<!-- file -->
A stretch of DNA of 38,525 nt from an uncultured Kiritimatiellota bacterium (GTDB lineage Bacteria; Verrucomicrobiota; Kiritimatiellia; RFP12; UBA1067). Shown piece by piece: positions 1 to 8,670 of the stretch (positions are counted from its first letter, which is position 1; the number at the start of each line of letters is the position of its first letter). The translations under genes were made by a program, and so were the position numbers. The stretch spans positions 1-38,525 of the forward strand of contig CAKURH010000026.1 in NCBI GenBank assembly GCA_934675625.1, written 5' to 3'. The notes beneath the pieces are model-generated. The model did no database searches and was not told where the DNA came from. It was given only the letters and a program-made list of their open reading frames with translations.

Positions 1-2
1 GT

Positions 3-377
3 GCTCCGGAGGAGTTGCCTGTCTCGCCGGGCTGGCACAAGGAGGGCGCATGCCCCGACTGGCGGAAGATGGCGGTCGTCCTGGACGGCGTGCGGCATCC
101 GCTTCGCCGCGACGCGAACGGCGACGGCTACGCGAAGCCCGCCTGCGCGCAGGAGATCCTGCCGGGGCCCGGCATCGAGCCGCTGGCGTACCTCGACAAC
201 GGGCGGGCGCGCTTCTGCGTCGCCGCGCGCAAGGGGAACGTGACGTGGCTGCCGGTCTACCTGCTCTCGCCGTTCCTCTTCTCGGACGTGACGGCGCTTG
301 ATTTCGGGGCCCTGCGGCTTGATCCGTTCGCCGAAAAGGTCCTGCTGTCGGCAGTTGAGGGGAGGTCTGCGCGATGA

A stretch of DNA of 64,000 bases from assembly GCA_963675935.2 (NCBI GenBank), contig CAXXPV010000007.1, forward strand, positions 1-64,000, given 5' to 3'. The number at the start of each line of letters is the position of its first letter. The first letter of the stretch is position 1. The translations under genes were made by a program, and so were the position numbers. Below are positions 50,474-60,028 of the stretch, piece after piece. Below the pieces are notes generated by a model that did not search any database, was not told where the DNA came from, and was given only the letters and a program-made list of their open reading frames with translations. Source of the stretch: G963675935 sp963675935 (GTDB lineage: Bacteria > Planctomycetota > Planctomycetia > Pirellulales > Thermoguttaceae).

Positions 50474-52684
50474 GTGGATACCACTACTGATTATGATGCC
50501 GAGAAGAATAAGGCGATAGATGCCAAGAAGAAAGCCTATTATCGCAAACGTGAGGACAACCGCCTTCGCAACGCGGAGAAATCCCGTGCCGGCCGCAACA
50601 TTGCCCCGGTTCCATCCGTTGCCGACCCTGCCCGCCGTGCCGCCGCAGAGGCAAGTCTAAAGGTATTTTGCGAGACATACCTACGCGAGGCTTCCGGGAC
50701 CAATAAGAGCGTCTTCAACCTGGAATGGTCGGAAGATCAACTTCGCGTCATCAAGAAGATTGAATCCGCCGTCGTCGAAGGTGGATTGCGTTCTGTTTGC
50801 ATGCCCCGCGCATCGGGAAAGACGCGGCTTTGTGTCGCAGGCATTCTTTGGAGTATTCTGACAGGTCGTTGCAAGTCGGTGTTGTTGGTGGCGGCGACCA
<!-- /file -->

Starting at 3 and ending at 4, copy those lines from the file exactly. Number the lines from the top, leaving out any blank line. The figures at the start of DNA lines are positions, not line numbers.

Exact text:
1 GT

Positions 3-377